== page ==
Two Canadians have been arrested by the Royal Canadian Mounted Police for distributing fentanyl and carfentanil through darknet markets. The Kelowna Royal Canadian Mounted Police worked with law enforcement agencies across Canada including the Calgary Police, as well as agencies in the United States such as the Drug Enforcement Agency (DEA) and law enforcement in Australia, in an international investigation named Project E-Neophile. The two suspects arrested in British Columbia include a 35 year old man named James Nelson, and his spouse, a 28 year old woman named Cassie Bonthoux. The two have not yet been formally charged of any crimes.
“As many as 25 packages suspected of containing fentanyl or carfentanil, destined for Canadian, American, European and Australian cities, were intercepted by authorities…It’s likely prevented many deaths,” Royal Canadian Mounted Police Corporal Jesse O’Donaghey told reporters. While police may believe that enforcing drug prohibition saves lives, evidence seems to suggest that not treating drug use as a criminal offense may do more to actually prevent disease and death associated with drug use. Earlier this year, in the City of Kelowna, an increase in fentanyl deaths was seen, but there were no deaths from fentanyl or fentanyl analogs that occurred at supervised injection sites and drug overdose prevention centers. Canadian law enforcement executed search warrants at a business the couple owned called Duke and Duchess Apparel in Kelowna, as well as at the couple’s private residence. City officials have posted the couple’s home with a “Do not occupy or enter” sign due to the property being involved in alleged illegal drug activity. Canadian law enforcement raided the couple’s clothing store on August 10th and thereafter the store was shut down, but it has since reopened.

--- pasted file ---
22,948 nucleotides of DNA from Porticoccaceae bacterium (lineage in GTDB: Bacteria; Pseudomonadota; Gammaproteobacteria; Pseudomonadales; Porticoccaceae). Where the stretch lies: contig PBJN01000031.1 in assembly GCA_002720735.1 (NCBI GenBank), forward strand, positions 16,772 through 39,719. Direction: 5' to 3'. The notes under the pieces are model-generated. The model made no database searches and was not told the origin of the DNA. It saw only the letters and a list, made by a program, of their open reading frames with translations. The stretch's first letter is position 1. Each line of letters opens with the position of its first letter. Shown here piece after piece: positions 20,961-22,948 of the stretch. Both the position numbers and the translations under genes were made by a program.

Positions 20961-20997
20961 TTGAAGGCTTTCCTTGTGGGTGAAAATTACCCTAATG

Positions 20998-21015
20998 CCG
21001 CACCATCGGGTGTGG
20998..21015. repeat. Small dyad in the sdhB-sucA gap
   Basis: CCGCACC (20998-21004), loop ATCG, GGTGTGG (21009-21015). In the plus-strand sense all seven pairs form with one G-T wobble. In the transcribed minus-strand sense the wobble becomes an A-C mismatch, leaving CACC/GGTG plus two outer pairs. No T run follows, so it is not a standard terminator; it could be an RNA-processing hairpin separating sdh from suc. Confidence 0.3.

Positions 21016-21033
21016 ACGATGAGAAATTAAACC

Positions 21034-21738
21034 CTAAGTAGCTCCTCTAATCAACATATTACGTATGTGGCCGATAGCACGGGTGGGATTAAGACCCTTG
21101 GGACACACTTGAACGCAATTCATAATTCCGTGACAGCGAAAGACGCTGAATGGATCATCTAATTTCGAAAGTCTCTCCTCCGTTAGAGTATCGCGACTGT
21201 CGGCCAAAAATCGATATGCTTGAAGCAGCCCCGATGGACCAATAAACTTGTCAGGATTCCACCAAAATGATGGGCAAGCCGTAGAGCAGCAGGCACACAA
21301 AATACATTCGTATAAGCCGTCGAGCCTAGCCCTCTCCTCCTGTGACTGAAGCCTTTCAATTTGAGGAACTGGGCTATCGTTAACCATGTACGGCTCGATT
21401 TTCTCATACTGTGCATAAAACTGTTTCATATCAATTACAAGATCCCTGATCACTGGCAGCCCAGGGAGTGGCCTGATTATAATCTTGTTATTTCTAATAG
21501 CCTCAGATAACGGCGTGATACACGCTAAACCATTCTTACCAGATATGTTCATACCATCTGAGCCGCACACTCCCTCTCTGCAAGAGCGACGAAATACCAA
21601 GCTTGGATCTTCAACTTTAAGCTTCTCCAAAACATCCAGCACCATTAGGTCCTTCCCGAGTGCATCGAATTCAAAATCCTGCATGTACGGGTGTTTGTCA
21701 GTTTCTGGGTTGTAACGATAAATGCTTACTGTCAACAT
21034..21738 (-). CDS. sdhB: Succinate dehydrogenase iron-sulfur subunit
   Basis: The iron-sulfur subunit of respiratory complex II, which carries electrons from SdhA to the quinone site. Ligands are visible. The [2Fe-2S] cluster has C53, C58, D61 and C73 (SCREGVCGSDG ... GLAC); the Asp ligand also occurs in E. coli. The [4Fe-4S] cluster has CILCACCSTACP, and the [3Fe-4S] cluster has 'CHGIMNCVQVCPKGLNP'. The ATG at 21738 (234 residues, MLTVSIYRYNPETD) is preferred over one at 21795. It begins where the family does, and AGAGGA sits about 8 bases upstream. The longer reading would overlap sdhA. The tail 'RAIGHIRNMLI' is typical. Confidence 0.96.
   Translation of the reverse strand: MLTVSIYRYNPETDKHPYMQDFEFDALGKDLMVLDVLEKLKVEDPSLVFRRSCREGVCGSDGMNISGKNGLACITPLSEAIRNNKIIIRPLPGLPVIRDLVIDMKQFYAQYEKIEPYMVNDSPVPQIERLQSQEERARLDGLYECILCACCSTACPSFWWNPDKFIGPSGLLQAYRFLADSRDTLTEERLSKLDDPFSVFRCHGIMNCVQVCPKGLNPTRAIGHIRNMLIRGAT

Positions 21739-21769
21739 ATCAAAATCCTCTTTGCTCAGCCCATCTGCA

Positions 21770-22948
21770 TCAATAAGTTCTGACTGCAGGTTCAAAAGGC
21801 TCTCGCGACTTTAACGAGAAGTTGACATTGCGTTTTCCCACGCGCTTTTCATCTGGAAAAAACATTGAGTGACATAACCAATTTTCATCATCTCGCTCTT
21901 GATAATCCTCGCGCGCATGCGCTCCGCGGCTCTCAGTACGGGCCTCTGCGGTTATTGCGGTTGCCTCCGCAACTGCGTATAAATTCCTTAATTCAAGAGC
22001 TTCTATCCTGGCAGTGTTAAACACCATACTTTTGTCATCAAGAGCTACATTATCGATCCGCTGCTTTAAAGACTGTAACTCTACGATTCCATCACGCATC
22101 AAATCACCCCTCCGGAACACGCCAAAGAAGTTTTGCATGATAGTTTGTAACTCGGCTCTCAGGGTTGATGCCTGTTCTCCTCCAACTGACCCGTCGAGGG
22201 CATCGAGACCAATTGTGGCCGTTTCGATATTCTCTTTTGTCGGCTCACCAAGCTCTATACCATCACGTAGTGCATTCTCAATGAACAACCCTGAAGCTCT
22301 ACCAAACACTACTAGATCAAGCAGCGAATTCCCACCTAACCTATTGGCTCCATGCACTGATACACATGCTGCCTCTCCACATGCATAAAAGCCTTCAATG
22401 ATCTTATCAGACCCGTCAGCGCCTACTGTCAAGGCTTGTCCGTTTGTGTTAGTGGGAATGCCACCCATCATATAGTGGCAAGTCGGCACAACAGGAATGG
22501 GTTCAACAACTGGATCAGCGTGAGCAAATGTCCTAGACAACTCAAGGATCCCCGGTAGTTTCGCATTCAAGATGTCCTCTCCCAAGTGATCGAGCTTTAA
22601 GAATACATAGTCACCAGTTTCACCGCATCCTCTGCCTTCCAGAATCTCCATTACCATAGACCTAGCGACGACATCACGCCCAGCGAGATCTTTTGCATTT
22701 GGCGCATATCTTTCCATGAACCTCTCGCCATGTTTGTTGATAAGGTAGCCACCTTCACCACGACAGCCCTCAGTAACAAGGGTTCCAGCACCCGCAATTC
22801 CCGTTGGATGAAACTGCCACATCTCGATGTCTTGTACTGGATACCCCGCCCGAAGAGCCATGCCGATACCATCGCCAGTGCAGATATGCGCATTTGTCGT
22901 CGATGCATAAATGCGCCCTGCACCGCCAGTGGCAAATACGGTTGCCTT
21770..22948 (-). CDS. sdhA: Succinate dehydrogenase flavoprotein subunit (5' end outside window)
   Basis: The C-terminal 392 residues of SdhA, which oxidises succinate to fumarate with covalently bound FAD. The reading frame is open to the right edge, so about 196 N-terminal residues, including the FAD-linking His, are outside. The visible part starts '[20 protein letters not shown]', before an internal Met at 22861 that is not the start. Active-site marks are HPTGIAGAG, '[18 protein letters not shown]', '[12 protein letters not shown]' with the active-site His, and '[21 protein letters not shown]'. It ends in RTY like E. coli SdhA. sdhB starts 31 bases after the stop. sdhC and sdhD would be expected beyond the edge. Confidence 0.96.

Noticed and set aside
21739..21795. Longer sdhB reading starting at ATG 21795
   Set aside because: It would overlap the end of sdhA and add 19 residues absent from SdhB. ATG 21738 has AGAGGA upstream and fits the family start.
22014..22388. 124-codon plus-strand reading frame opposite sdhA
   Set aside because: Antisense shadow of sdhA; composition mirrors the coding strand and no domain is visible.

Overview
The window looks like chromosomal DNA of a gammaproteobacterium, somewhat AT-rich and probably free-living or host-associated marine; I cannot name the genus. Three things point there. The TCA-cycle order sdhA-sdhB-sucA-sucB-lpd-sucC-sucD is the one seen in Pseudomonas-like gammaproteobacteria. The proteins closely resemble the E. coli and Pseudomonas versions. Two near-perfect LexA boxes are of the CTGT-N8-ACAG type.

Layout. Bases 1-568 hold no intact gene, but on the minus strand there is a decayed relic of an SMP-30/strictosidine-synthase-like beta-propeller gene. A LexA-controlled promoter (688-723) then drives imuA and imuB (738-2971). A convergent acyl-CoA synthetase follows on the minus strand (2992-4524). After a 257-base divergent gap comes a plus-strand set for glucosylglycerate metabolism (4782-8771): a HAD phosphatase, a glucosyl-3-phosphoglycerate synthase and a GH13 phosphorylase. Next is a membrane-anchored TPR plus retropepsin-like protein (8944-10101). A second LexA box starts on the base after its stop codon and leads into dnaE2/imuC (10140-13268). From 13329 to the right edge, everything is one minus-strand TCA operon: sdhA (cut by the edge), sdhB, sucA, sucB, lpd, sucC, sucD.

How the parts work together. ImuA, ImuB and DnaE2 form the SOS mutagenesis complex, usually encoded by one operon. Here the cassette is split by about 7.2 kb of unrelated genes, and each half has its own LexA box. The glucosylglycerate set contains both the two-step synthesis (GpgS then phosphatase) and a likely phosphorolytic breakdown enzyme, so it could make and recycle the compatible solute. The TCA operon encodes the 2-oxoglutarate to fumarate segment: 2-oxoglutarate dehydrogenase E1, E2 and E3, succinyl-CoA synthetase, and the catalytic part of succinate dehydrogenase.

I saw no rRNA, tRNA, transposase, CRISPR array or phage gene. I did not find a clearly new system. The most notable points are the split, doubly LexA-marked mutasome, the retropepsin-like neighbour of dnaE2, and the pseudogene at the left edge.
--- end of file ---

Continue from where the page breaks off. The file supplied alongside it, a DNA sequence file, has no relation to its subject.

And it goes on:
The Project E-Neophile investigation began in September of last year. At that time the Canadian couple shipped packages of fentanyl and fentanyl analogs across North America, law enforcement allege. Law enforcement suspected the couple of importing large quantities of fentanyl and carfentanil from overseas. But then the shipments of fentanyl and fentanyl analogs stopped. The Canadian couple are alleged to have resumed darknet fentanyl and fentanyl analog sales in July of this year, when they are said to have registered on another darknet marketplace. Royal Canadian Mounted Police seized two firearms from the couple, as well as 68,000 US Dollars worth of Bitcoin. Canadian law enforcement also seized 120 grams of suspected fentanyl and carfentanil, in addition to the seizure of three kilograms of an unidentified substance.
“This may be one of the most significant and perhaps the most sophisticated fentanyl / carfentanil trafficking and exportation enterprises that has been uncovered in Canada to date,” Kelowna Royal Canadian Mounted Police Sergeant of the Street Enforcement Unit, Alex Lynch said to reporters. While law enforcement may believe they have made a significant effort to reduce the availability of fentanyl and fentanyl analogs, the amounts seized are insignificant compared to the total amount of fentanyl analogs produced and shipped from chemical manufacturers in China and elsewhere around the world.
The two accused Canadian darknet fentanyl dealers have since been released from custody and are due to appear in court on December 8th. Royal Canadian Mounted Police have said they have passed the couple’s customer information to the United States Department of Homeland Security that could enable drug seizures in five other cases. It has yet to be reported which two darknet marketplaces the Canadian couple are alleged to have been vendors. The alleged Chinese supplier of fentanyl and fentanyl analogs to the Canadian couple may have ended up causing the couple’s downfall. Last year the chemical supplier spoke to The Globe and Mail about how they package their fentanyl products to get passed customs, and even sent a screenshot which listed the address to the couple’s clothing store.